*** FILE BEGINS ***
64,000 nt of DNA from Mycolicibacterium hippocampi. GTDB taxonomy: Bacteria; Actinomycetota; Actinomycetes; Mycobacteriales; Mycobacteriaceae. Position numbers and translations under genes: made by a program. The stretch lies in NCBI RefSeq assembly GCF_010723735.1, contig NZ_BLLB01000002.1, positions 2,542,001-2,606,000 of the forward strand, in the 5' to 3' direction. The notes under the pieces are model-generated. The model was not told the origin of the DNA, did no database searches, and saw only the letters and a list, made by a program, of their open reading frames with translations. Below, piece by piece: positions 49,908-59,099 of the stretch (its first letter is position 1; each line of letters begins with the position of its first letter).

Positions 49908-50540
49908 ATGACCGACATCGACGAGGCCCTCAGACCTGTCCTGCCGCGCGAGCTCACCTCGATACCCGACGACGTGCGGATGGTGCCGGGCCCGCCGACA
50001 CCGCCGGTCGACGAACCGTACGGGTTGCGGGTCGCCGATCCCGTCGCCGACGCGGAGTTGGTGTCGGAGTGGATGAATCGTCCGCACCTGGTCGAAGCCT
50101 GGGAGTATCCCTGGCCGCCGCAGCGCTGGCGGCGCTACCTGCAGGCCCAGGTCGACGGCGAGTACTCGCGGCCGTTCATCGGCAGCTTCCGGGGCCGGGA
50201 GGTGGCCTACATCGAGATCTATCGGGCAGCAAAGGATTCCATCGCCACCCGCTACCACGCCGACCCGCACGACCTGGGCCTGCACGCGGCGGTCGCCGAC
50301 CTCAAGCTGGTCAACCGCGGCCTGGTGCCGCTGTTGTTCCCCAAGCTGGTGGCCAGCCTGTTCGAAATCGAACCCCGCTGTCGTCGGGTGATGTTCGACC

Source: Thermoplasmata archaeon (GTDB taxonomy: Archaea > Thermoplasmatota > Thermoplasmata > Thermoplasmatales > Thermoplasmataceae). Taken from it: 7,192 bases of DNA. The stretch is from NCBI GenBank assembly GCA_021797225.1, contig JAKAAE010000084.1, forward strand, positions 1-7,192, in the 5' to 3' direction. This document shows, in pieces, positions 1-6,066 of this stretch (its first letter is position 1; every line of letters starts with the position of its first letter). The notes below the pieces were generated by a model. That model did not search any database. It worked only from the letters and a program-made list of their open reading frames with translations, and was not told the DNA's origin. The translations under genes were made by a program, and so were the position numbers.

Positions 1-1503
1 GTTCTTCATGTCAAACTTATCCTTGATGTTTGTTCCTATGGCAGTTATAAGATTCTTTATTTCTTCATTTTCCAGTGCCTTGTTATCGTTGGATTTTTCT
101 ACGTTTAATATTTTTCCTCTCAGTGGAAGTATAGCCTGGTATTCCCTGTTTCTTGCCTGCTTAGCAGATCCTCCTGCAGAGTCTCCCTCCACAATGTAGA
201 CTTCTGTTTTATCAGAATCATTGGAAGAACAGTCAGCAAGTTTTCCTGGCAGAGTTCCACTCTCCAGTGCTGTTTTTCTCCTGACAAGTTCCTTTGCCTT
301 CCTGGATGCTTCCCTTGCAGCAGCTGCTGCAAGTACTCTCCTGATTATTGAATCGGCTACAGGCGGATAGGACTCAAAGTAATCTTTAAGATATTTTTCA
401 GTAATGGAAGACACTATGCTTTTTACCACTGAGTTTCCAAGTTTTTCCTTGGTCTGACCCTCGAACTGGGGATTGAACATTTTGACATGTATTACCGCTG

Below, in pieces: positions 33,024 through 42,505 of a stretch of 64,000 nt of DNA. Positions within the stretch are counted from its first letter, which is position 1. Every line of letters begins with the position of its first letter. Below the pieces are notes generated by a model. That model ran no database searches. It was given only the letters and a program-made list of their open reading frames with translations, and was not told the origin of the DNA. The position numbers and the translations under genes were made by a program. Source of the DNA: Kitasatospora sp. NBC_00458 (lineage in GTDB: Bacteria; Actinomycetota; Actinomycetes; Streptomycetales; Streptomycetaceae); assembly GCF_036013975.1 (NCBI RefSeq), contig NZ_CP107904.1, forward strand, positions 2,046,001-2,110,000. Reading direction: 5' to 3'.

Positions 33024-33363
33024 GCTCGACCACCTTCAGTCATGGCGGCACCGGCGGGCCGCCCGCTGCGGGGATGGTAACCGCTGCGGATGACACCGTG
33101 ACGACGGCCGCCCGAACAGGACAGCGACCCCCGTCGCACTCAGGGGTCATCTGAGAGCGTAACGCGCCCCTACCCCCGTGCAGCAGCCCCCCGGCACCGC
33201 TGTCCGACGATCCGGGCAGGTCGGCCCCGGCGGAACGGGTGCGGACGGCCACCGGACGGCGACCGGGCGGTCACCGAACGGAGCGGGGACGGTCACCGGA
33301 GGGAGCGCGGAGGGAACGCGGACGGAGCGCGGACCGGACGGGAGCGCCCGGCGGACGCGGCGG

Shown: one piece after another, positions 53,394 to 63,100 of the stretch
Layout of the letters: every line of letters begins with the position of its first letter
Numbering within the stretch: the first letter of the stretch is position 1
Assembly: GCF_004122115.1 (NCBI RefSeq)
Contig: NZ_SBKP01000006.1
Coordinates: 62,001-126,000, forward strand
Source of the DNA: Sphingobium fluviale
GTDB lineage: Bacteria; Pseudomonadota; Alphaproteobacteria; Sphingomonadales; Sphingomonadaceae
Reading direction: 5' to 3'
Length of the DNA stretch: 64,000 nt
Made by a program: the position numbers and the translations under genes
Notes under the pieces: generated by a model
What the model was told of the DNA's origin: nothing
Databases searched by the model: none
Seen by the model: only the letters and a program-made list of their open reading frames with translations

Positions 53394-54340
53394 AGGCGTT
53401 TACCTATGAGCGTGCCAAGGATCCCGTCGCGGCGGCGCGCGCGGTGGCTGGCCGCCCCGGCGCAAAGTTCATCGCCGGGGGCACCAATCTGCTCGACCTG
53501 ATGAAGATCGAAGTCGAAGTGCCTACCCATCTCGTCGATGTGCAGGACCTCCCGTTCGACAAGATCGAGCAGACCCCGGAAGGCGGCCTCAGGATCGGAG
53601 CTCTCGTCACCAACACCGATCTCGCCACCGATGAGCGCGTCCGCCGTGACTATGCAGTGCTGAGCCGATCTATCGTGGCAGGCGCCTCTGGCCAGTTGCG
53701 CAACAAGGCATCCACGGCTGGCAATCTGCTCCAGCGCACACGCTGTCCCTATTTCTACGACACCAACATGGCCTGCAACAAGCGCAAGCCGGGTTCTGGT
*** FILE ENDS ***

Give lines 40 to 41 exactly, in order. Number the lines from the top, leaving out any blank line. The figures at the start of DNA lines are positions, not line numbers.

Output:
53601 CTCTCGTCACCAACACCGATCTCGCCACCGATGAGCGCGTCCGCCGTGACTATGCAGTGCTGAGCCGATCTATCGTGGCAGGCGCCTCTGGCCAGTTGCG
53701 CAACAAGGCATCCACGGCTGGCAATCTGCTCCAGCGCACACGCTGTCCCTATTTCTACGACACCAACATGGCCTGCAACAAGCGCAAGCCGGGTTCTGGT